Wednesday, November 10, 2004

Little Old Ladies

I couldn't think of a title for this post. But today as I went to the grocery store, a wonderful feeling of nostalgia and love swept over me. I guess I'm silly, but I rather like going to the grocery store during the day. Sure, the lines are a little longer but they're mostly occupied by some of the most beautiful people in the world, older folk making their weekly trip to the grocery store for a handful of items. Yep, checkout time is slow as they carefully inspect with squinting eyes each item as it's rung up. They still write checks, or fumble through their wallets for the exact change. Before they leave the checkout area, they go over their receipt with a fine tooth comb in case they were overcharged a few cents. Some people have no patience with these folk and to them my advice is find another time to shop. I, for one, enjoy these wonderful people. They've earned their right to take things slow. They're in no hurry and they don't need to be. Life is passing by them quickly enough but they've learned to enjoy the moments. Most of them always have the time for a smile.

Sometimes I wonder, do they have children and grandchildren who love and appreciate them? I have to resist the urge to reach out and hug some of them at times. Today I really wanted to ask one of them what cut of meat would be best for soup (I should have; the piece I picked was really tough)!

These days remind me of good times with my gram. Although she loved going out to eat or to see a show, she was just as happy when I took her to the grocery store. First we'd pick out the fixin's for a salad, and no one made a salad like Gram. Then we'd linger at the meat counter for a bit. She was always able to coax the best cuts of meat and good soup bones from the butchers, having been a butcher herself years ago. She took her good old time at the checkout too, and I used to get a tad embarassed if she questioned her receipt. But she was just as diligent to make things right if she was undercharged as she was when they overcharged her, and she was always gracious and kind.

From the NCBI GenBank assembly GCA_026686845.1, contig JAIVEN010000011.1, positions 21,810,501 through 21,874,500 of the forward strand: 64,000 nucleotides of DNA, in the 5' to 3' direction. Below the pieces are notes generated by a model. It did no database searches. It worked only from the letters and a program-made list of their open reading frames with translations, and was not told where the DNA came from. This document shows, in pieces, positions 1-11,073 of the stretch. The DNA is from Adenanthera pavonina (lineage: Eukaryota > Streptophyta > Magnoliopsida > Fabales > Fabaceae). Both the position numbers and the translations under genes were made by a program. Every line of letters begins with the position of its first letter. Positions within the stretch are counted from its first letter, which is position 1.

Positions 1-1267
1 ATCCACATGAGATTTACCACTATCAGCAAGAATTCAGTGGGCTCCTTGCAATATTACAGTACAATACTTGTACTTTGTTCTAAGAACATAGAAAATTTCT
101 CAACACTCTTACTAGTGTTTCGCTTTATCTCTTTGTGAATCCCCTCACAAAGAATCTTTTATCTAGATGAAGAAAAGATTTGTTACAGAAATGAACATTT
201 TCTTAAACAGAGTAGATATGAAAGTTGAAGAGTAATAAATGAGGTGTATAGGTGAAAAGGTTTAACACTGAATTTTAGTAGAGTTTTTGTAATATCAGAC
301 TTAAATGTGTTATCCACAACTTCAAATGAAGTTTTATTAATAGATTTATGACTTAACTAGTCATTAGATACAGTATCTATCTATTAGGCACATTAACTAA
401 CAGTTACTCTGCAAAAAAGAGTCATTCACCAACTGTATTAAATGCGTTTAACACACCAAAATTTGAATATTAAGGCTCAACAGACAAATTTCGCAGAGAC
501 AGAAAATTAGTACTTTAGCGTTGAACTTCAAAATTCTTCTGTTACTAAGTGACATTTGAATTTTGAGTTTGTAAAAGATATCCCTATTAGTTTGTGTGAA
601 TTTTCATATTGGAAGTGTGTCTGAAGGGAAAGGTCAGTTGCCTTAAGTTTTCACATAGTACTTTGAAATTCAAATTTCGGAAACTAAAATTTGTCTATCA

Not only don't I have a title for this post; I can't think of a way to end it. I guess I'm just thankful for these people and wish more people gave them the respect they deserve.

1 comment:

poetpete said...

G'day Dianne,
This is a lovely post, full of contentment with a warm and loving spirit. As a male shopper I am learning about check-outs and the like. When I crash my trolley I tell whomever, Sorry, I don't have a licence as yet. All thus far have been very gracious.

I liked your reflection about your gram. Heartwarming memories I am sure. Do you keep such things somewhere for the future, for the family to come after you?
Ditto re your whole blog, as I am sure some will find it a real treasure in years to come, even after you have left to be with the Lord.